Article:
MENU

Class project promotes immigrant rights

A class project focusing on immigration brought to the campus immigrant stories through an interactive display in King Hall, and clothing drive.

Cardboard+cutout+near+King+Hall
Cardboard cutout near King Hall

Cardboard cutout near King Hall

Cardboard cutout near King Hall

Mimi Li, Staff Reporter

Hang on for a minute...we're trying to find some more stories you might like.


Email This Story






The uneasy climate surrounding the issue of immigration stems from President Trump’s executive order. Immigrant deportation prompted some Cal State LA students, faculty, and administrators to act. Several faculty members began displaying posters outside their offices stating that they are, “unafraid educators.” The Office of the Vice Provost for Diversity and Engaged Learning created the Democracy in Action educational series, which touched on presidential powers and immigration policy. Last week, Students United to Reach Goals in Education (SURGE), a campus organization for undocumented students, held an event titled Stepping Out of the Shadows in which undocumented students shared personal stories.

Students in Dr. Alejandro Covarrubias’ Latinx and Social Justice class are assigned a major project for the end of the semester. This project aims to spark conversations and shed light on narratives surrounding migration, imprisonment, and detention that are often not included in mainstream media. There are four different groups of students working together towards the central theme of bringing attention the narratives of immigrants to and initiating dialogue with the campus community.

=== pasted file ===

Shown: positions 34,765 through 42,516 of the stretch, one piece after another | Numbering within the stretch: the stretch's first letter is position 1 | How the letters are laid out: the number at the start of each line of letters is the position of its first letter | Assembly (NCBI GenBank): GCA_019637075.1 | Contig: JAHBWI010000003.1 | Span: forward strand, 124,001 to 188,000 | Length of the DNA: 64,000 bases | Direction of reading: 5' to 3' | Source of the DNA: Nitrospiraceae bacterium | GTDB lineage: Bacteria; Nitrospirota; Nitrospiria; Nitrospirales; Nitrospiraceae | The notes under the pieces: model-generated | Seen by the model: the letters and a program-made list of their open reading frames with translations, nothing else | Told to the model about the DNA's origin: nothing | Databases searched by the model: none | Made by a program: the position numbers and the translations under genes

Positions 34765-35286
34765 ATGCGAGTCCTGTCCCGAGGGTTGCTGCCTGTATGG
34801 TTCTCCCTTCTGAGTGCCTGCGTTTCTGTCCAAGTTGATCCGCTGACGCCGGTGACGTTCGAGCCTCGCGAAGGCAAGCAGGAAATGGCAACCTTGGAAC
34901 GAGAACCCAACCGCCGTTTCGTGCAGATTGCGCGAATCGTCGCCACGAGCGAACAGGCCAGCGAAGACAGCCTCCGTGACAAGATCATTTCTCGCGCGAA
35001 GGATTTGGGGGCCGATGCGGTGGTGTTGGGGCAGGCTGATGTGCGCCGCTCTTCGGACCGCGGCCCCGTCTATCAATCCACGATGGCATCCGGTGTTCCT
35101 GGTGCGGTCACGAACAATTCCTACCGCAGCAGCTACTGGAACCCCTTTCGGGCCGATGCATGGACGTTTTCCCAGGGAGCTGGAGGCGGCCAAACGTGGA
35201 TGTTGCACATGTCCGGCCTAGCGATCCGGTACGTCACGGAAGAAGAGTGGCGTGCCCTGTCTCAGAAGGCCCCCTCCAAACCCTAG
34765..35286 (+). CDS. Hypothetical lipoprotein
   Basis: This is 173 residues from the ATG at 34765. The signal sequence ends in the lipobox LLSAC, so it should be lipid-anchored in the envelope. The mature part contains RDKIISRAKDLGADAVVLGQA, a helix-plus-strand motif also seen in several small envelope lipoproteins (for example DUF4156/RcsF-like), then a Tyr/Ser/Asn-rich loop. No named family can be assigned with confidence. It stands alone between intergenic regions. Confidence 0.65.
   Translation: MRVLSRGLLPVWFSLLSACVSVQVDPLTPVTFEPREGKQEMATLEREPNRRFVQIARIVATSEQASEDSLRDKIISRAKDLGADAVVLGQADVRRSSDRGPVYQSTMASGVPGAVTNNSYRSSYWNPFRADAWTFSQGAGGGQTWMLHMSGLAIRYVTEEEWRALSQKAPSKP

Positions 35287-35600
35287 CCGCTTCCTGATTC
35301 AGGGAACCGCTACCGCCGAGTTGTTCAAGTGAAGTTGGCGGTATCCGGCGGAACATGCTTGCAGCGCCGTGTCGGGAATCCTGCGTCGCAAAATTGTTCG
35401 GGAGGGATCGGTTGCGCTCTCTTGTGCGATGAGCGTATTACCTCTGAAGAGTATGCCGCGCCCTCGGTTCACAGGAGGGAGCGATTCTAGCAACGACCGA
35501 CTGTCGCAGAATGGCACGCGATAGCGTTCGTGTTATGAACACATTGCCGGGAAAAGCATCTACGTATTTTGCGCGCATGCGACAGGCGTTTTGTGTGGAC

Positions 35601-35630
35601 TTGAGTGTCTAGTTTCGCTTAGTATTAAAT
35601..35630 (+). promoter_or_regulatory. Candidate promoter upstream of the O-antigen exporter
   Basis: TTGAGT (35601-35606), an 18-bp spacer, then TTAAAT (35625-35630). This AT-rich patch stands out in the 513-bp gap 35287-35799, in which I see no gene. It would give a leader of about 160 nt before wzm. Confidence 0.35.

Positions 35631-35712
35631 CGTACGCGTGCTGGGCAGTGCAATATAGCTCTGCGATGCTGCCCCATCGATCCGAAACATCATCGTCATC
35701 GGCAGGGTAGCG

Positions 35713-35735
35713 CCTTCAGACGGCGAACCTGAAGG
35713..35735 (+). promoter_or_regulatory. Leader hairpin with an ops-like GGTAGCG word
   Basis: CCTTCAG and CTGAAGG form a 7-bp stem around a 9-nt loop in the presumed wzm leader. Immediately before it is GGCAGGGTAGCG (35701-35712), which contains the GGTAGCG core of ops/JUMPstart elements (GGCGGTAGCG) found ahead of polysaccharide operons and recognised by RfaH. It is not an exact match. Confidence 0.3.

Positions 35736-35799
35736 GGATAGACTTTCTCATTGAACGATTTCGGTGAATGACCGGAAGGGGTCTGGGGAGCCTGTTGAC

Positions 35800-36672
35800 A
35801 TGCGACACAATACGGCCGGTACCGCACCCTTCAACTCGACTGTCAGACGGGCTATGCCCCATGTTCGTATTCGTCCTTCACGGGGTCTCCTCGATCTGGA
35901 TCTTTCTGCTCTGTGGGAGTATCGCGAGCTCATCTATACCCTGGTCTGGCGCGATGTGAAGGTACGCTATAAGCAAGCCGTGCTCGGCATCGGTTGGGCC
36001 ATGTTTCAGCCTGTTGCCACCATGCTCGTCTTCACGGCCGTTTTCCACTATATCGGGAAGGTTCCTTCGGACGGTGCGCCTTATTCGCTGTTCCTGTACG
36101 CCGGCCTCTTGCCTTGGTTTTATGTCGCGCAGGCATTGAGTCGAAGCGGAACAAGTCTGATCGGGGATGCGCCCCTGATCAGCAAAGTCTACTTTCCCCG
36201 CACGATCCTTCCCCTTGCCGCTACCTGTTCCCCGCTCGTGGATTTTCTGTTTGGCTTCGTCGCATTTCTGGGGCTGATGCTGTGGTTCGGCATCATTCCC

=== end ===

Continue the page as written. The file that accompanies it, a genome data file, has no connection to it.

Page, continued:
Part of the project includes spreading the hashtags #CSULASinMiedo and #CSULANotAfraid on social media platforms such as Facebook and Instagram. Students promoting the hashtags hope they’ll begin trending and create conversations surrounding immigration beyond Cal State LA.

One group created cardboard cutouts of adults and children and placed them in various areas around campus. These cutouts, each with a different story of immigration hand-written on them, can be found placed sitting on a wooden chair in King Hall, or standing on top of the steps of the Music building. The cutouts featuring children emphasize their childhood carelessness, wearing butterfly wings or riding a unicorn.

Sociology major Emily, who volunteers with the organization Community Initiatives for Visiting Immigrants in Confinement (CIVIC), is a part of the group creating and displaying the cutouts. The various stories, she says, are collected from news sites such as Huffington Post or are the personal experiences of students’ families and community members. Some immigration stories came from letters from immigrants held in detention centers.

“I’ve translated documents for people who are in immigration detention centers and have read many of the letters and you see many people escaping great trauma only to be retraumatized once they arrive here,” said Emily. “And many people feel alone in there, that no one cares or even knows that they are there … I wanted to do my best to honor their stories and experiences. Not all the narratives are one of complete isolation but rather they are speaking to how they are actively helping and supporting each other while they are in confinement with few resources.”